How to use colour strategically on Musicology to teach young children!
Colour allows you to quickly understand and organize visual elements, especially those that are similar. In music, that could create a much easier environment to learn and memorize the key aspects.
In an article on colour-coding your classroom, Amy Curletto wrote, “Colour coding is especially beneficial for students who are non-readers or who are just learning to read. When colour is involved, grouping, material organization, and differentiation become much, much easier.” (source)
Colour has been used in children’s education for decades. It helps create routine, structure and instruction using colour to differentiate between items. In music, colour is essential too!
Consider what that could look like in music with plenty of different things all going on at once: note values, melodic patterns, rhythmic patterns, steps vs. skips, dynamic markings, high vs. low, white keys vs. black keys on the piano, vowel sounds and so on, that is a lot to remember, especially for a young child. Colour creates visual cues to organize elements.
Our emotions can colour the music we hear. People tend to pair faster-paced music in a major key with lighter, more vivid, yellow colours, whereas slower-paced music in a minor key is more likely to be teamed up with darker, more grey, bluer colours.
Colour coding is beneficial for several aspects of teaching from beginner to advanced. It develops music literacy and organization, pattern recognition and memory reinforcement.
Coloured shapes to highlight sections of music
On our whiteboard feature, you’re able to create shapes with a whole variety of different colours. Using these shapes, you’re able to highlight note segments and different sections. Using this feature could help young children recognize reoccurring note segments to further their understanding of the music. You’re even able to free hand draw shapes and designs!
Using Colours for Dynamics
Colours play an important role in dynamic discovery. Use red for Forte, Orange for Mezzo Forte and Blue for Piano. Hot and cold colours are understandable for children and also fun!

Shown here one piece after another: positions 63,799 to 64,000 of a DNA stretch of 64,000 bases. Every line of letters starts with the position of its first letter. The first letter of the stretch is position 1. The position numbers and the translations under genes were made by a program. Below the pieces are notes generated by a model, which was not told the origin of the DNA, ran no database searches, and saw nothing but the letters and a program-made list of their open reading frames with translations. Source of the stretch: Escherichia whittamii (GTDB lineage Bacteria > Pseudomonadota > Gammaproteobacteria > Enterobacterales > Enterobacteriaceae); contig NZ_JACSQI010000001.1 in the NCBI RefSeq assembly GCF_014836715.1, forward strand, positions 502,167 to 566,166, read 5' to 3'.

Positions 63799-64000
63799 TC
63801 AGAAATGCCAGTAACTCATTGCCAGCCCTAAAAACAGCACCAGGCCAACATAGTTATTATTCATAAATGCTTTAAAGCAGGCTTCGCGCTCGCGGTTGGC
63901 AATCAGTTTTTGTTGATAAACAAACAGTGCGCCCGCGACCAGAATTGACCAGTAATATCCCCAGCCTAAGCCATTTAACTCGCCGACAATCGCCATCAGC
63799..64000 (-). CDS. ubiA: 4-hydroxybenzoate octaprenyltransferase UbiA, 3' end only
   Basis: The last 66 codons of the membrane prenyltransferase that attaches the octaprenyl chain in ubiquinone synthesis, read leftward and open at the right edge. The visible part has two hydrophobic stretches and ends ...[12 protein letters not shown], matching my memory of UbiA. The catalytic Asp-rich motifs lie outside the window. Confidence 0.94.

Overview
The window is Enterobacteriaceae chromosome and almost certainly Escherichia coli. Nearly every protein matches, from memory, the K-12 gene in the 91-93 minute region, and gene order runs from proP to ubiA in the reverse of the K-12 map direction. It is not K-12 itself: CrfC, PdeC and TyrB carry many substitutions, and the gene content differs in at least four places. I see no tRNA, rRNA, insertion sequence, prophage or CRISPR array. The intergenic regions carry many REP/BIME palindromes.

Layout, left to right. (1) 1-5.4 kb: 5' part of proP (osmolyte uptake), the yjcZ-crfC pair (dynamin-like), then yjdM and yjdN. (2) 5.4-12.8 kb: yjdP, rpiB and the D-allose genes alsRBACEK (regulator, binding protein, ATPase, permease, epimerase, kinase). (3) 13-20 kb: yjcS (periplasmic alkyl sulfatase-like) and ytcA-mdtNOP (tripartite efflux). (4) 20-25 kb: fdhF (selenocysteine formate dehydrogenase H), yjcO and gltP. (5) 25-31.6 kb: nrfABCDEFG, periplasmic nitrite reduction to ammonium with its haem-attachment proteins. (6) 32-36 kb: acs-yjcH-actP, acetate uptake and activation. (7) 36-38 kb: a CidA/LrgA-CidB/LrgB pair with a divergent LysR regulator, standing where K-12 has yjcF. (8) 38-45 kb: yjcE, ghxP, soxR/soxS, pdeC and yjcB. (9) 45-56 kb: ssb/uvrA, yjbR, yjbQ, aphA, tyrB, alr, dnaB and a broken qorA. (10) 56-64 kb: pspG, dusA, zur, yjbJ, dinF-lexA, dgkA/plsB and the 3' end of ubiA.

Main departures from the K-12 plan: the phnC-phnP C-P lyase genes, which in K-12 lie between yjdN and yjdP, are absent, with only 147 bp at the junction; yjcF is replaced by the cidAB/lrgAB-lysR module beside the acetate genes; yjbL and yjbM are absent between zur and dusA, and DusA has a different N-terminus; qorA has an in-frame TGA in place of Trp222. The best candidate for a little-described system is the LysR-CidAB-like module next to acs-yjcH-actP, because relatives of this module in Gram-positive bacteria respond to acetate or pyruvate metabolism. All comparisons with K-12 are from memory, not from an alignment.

In the Notes Menu of the Grand Staff feature there are coloured number dots in the colours of Solfege. These dots can be placed either on the keyboard or the staff for easy note reading recognition and slid around collaboratively! That means that both you and your student can move them around on this feature together!
RAINBOW KEYS! You heard that right, folks. There is a button that looks like a rainbow where you can activate rainbow coloured keys. This is so much fun for the kids (and adults!) and it makes it very easy to see what key has been pressed. You will find that MIDI is much easier to show examples of positions than simply a camera over your piano (which we also have for those that enjoy it.) However, with MIDI, you can see the position much more clearly without fingers getting in the way. It’s also fun for the student to do as well. All they have to do is plug their keyboard into their computer with a MIDI cable (also a printer cable) before the call starts and Musicology will automatically pick it up. For those that are on an acoustic instrument, fear not! Simply press the keys on the screen. This feature is available to both student and teacher and works collaboratively so you can always see what the other person is pressing.
Success music studio states: “Colour coding the counting numbers simplifies learning the rhythm. It condenses the counting from approximately a half-dozen shapes, that need to be interpreted and put in the rhythmic context of the measure, down to just three easy instructions” (source)
Colour coding is a powerful multi-sensory teaching tool. Color code the rhythm in any piece of music to show clear examples of rhythmic value and make it fun at the same time with right hand/left hand/together exercises!
A quick visual on how to use colours while teaching music online via Musicology!